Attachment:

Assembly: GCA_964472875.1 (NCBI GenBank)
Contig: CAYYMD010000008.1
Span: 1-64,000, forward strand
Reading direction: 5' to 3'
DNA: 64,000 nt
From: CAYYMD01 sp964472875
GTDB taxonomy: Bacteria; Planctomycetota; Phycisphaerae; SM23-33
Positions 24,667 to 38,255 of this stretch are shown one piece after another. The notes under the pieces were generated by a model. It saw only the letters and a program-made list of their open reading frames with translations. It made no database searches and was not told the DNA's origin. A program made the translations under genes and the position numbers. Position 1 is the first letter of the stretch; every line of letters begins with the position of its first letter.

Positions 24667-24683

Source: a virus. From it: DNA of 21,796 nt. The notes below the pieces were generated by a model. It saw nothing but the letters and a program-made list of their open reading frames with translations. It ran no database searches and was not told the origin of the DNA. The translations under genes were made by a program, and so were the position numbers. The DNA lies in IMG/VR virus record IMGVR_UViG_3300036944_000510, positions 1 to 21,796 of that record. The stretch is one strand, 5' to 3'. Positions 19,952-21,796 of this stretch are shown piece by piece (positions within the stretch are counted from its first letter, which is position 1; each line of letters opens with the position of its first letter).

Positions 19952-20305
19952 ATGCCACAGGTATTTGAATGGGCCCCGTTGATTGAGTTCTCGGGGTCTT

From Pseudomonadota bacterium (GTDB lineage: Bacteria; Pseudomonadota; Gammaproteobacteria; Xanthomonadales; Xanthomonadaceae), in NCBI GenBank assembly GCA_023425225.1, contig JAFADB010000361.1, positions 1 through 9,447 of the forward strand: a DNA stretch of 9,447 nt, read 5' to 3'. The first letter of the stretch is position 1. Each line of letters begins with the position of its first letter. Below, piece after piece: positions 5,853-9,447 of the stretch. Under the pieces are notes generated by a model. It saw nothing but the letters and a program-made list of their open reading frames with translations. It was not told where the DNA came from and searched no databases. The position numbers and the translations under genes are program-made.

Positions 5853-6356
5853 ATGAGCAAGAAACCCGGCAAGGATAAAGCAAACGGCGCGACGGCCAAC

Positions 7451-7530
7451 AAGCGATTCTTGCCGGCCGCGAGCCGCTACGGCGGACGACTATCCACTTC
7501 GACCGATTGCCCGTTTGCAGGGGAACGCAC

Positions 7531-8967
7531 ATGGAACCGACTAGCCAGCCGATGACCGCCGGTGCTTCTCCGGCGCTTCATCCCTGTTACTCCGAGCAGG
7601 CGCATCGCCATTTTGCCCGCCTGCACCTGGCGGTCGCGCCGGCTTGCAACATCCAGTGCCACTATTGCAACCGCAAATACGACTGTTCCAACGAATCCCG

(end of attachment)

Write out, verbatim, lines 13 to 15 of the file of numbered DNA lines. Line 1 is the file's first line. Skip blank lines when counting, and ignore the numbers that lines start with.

From Pseudomonadota bacterium (GTDB lineage: Bacteria; Pseudomonadota; Gammaproteobacteria; Xanthomonadales; Xanthomonadaceae), in NCBI GenBank assembly GCA_023425225.1, contig JAFADB010000361.1, positions 1 through 9,447 of the forward strand: a DNA stretch of 9,447 nt, read 5' to 3'. The first letter of the stretch is position 1. Each line of letters begins with the position of its first letter. Below, piece after piece: positions 5,853-9,447 of the stretch. Under the pieces are notes generated by a model. It saw nothing but the letters and a program-made list of their open reading frames with translations. It was not told where the DNA came from and searched no databases. The position numbers and the translations under genes are program-made.

Positions 5853-6356
5853 ATGAGCAAGAAACCCGGCAAGGATAAAGCAAACGGCGCGACGGCCAAC